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  /  Tech   /  Daily-Briefs   /  Teenager Posts Videos Of Chinese Concentration Camps On TikTok

Teenager Posts Videos Of Chinese Concentration Camps On TikTok

A TikTok video clip posted by a US teenager accusing China of putting Muslims into “concentration camps” has gone viral on the Chinese-owned social network.

 

Chinese concentration camp. Photo: Googe

 

The post appears to be about beauty tips at its start – however, the young woman then asks her viewers to raise awareness regarding “another Holocaust”.

 

Feroza Aziz later tweeted that TikTok had blocked her from posting new content.

 

TikTok disputes this. “TikTok does not moderate content due to political sensitivities,” a spokesman told BBC News. Although, Douyin, the Chinese version of the app, on which Ms. Aziz’s posts would not have appeared, is politically censored.

 

The company had permanently banned one of Ms. Aziz’s old TikTok accounts on, 15 November 2019, for posting an unrelated video that had broken its rules on terrorism-related material, he said.

 

Additionally, it had then blocked her smartphone, on 25 November 2019, but that too had been unrelated to her posts about China.

 

“Her new account and its videos, including the eyelash video in question, were not affected and continue to receive views,” the spokesman added.

 

The Chinese government has consistently said the camps in question offer voluntary education and training, despite evidence of the contrary.

 

Ms. Aziz posted three videos about China’s treatment of the Uighur Muslims, between Sunday and Monday.

 

The first has been watched more than 1.4 million times and “liked” nearly 500,000 times on the app.

 

A copy uploaded to Twitter by other TikTok users has attracted a further five million views.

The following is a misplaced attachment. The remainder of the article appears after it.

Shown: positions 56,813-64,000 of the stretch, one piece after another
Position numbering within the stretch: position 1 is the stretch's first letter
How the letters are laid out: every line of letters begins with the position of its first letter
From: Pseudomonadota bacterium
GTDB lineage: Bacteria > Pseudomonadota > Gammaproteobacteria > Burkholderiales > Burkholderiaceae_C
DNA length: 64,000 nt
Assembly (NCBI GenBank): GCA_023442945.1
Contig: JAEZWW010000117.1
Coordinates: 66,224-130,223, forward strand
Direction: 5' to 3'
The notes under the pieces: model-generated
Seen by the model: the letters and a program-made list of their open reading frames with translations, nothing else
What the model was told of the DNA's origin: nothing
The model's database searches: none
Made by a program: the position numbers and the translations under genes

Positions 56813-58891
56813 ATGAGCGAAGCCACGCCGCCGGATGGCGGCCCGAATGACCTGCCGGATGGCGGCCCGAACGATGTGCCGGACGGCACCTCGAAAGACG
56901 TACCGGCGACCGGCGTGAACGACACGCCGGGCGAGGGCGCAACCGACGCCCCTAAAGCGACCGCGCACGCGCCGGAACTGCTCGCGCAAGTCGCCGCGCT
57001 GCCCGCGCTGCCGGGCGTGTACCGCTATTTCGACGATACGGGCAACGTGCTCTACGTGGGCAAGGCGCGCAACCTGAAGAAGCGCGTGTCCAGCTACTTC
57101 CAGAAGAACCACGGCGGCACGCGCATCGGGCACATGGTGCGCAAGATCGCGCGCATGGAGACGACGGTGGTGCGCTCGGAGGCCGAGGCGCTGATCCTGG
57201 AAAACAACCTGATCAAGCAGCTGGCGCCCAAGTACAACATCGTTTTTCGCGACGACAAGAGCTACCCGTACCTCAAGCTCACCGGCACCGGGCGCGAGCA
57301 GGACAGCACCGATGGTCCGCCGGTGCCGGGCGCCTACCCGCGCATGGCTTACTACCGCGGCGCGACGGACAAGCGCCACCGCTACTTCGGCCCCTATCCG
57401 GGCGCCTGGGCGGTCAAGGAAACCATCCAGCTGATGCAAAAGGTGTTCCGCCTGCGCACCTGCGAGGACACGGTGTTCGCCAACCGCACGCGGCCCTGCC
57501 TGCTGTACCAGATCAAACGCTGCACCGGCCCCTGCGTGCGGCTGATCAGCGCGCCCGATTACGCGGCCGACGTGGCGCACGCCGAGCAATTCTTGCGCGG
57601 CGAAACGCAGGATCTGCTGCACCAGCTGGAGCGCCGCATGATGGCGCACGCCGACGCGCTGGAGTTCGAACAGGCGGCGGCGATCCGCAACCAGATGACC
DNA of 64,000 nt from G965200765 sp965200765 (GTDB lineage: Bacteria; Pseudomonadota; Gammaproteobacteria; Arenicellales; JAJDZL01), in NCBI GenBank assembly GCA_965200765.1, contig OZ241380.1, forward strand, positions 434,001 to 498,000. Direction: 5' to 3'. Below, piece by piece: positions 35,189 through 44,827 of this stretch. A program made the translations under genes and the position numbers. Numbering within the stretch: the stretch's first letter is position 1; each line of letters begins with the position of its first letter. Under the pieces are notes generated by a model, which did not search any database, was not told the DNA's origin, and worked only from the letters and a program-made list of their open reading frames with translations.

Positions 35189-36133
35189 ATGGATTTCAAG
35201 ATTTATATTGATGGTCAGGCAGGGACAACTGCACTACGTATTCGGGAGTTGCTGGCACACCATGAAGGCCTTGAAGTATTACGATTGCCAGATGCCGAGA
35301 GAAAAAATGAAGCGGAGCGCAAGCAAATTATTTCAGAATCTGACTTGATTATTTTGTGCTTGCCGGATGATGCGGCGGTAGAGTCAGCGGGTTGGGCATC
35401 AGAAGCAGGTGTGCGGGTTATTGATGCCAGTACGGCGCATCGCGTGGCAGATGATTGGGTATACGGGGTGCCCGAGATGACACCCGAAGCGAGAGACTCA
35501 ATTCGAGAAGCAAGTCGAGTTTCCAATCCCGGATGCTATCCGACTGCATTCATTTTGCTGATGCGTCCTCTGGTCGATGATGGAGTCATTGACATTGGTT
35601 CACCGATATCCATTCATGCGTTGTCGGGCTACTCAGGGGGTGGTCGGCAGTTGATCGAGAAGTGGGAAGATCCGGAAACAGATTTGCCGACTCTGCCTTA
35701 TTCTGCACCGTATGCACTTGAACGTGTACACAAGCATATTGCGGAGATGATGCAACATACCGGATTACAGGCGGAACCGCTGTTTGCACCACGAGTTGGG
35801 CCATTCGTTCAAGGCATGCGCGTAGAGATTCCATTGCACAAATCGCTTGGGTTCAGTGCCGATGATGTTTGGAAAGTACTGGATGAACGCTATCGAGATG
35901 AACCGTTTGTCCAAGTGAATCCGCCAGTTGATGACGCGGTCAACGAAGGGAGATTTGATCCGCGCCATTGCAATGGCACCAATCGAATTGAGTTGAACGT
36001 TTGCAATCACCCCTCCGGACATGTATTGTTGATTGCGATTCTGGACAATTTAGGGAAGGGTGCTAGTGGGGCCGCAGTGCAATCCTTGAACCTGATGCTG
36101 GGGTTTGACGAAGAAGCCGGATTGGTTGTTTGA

And further copies have been posted to YouTube and Instagram.

TikTok Censors Criticism in Mainland

The videos appeal to the audience because of its presentation. There is a deliberate attempt to sidestep supposed censorship by TikTok’s Beijing-based owner, Bytedance.

 

Ms. Aziz bends her critical comments with talk about how to make eyelashes look longer.

 

“I say that so TikTok doesn’t take down my videos,” she explains in one of the recordings.

 

While the version of TikTok used in mainland China does censor criticism of the Chinese Communist Party, the company says it does not take the same action against posts to the separate library of user-generated content it offers elsewhere.

 

And it notes that it allows other clips about the mistreatment of Uighurs within Chinese camps remain on its international platform, although they do not get anywhere close to the amount of attention Ms. Aziz has generated.

 

The 17-year-old’s posted videos the same week that BBC Panorama revealed how leaked documents detailed some of the measures used to brainwash hundreds of thousands of Muslims in the western region of Xinjiang.

 

They undermine China’s claims that people attend the camps voluntarily. Also, that its aim is counter extremism.

 

Another video re-surfaces of Chinese persecution

A video describing the horrors faced by Uighur or Uyghur Muslims has been reposted by a Twitter user, see it below:

 

 

People are also reacting to this later trending video, see some of them here:

 

 

 

 

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